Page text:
What it means to be saved

FR. LEONARD M. PUECH, O.F.M.

Someone asked me recently whether it was possible to know if one were saved. To understand the question, you must remember the two-fold meaning of the expression, "to be saved."

Someone asked me recently whether it was possible to know if one were saved.

To understand the question, you must remember the two-fold meaning of the expression, "to be saved." Normally, it means to have escaped hell and to have been admitted to heaven. At times, however, it expressed the belief that if you have obtained the forgiveness of your sins and are justified, you are thereby infallibly saved. Thus, if you could be sure that you were justified, you would be absolutely certain of your future salvation. To be justified and to be saved are practically the same, even if full salvation is yet to come. This was obviously the meaning of the question — i.e., could one be certain of being in such a state, according to God's sight, and hence certain of eternal salvation.

To give an answer it is necessary to examine two questions: (1) is it possible to be certain that your sins are forgiven and that you are justified; and (2) is there an infallible link between justification and final salvation?

The 16th century Reformers insisted that for anyone to be justified and forgiven for his sins, he had to believe firmly and without any doubt that through the merits of Christ, he was forgiven and justified. The Council of Trent rejected this kind of faith as a vain confidence and defined that, if no man may doubt God's mercy, or the merits of Christ and the efficacy of the sacraments, on the other hand no one, if he considered his weakness and lack of dispositions, could be certain with the infallible certainty of faith, that he possessed God's grace.

The clause excluding the infallible certainty of faith, hammered out and introduced in the Council's decree after long discussions between theologians of different schools, leaves room for a certain assurance, excluding prudent doubt, that one is justified.

One might be certain through a special revelation from God that all his sins are forgiven, as we read in the gospel (Lk. 5,20; 7,48) and in the lives of a few saints, although even then there might be room for illusion. Even apart from such a divine guarantee, one may conclude, both from what one feels and from what one does, that he is pleasing to God, without ever being absolutely sure that it is all inspired by the Holy Spirit.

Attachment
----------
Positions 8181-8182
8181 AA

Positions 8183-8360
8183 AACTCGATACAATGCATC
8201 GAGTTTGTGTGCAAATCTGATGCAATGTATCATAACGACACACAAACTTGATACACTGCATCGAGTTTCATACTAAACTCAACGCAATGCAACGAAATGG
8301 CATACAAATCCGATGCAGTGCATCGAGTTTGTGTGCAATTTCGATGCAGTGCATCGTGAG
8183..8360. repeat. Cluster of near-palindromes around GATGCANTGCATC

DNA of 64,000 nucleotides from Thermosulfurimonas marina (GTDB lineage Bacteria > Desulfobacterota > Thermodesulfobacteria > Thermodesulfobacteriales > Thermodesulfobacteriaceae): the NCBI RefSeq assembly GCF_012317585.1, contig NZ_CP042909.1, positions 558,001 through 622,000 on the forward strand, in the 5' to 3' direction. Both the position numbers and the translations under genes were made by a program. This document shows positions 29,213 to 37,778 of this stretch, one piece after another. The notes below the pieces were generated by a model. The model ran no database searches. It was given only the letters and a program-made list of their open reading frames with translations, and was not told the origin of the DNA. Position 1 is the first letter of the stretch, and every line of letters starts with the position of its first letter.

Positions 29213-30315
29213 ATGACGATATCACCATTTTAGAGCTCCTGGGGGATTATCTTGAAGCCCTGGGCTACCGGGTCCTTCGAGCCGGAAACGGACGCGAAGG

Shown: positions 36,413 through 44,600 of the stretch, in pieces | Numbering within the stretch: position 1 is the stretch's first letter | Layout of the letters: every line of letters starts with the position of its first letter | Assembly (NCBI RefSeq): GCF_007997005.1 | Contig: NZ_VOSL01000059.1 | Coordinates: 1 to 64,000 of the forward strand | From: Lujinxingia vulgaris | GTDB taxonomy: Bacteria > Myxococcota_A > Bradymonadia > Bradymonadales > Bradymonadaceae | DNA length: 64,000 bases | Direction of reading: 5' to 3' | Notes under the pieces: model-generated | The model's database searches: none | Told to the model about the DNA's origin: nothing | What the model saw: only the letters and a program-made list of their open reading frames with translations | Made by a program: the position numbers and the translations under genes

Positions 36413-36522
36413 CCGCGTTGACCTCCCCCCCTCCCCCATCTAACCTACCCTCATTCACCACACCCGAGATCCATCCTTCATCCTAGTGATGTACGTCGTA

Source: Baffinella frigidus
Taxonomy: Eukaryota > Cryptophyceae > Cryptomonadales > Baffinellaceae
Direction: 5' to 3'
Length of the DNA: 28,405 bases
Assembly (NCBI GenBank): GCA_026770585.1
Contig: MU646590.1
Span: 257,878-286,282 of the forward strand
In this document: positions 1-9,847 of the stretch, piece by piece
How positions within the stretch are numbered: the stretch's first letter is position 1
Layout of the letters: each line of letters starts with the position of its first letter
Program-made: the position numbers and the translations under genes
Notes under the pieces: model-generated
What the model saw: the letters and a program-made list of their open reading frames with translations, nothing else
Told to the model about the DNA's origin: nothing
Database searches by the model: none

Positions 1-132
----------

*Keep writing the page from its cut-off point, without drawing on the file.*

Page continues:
Since we are to judge the tree by its fruit (Mt. 7,15-20), the surest signs that God's grace and the Holy Spirit abide in us, are the fruits they produce in the soul: "The fruit of the Spirit is: charity, joy, peace, patience, kindness, goodness, faith, modesty, continency" (Gal. 5,22-23).

The greatest sign is fraternal charity, because it is the great commandment of Jesus and the proof we are his disciples (Jo. 13, 34-35), so that, "if we love one another, God abides in us and his love is perfected in us" (1 Jo. 4,12) and then, "we know we have passed from death to life" (1 Jo. 3,14).

The surest sign of all is love of enemies — charity at its highest, because it is beyond purely human strength and cannot be inspired by natural motives, much less by the devil. Even then, although one has the best proof there is, that you are justified, that your sins are forgiven and that you possess God's grace, you are not saved yet. You will only be saved when you enter heaven, because as long as you live you may commit sin, lose God's grace, and incur damnation. One might say that to be justified is the same as to be saved, since one who is justified, and dies in that state, goes to heaven; and since grace is the beginning of that possession of God, which constitutes heaven.

Nevertheless, it would create an ambiguity, since to be saved means normally to be completely safe from eternal punishment. Only if it were impossible to lose grace after being justified, could it be said that to be justified is to be saved. Justification is only the beginning of salvation. Else why the warning of Jesus: "He who perseveres until the end will be saved" (Mt. 10,22; 24,13). Some begin well, he told us in the parable of the sower, and receive the word of God with joy, but when they have to face trials or temptations, they fall away (Mt. 13,20-21).

If one could be so assured of final salvation, why all the exhortations of Jesus to be vigilant so as not to enter into temptation, for the spirit is eager, but the flesh is weak (Mt. 26,46)? Why warn us to be ready to receive the master when he comes, not to do as the foolish virgins did? Why did St. Peter put the faithful on their guard: "Be sober and watchful, because your adversary the devil, like a roaring lion, goes about seeking someone to devour" (1 Pet. 5,8)?

Omitting the many exhortations of St. Paul to the believers to stand firm, as when he insists that Ephesians arm themselves spiritually for the war we must wage against powerful and evil spirits (Eph. 6,11-13), why does he remind the Corinthians, who had experienced so abundantly, it seems, the gifts of the Holy Spirit that the Hebrews also, coming out of Egypt, had had wonderful experiences and received wonderful gifts: "Yet with most of them God was not well pleased" (1 Cor. 10,5)?

If they were already saved, since they believed, why does he warn them: "Therefore let him who thinks he stands take heed lest he fall" (1 Cor. 10, 12)? If ever a man could be certain that he was saved was it not St. Paul, after all the visions and revelations he had had from the Lord, to the point of being rapt up into paradise and hearing secrets that man cannot repeat (2 Cor. 12,1-4)? Why then did he feel the need to chastise his body and bring it into subjection, "lest perhaps after preaching to others I myself should be rejected" (1 Cor. 9,26-27)?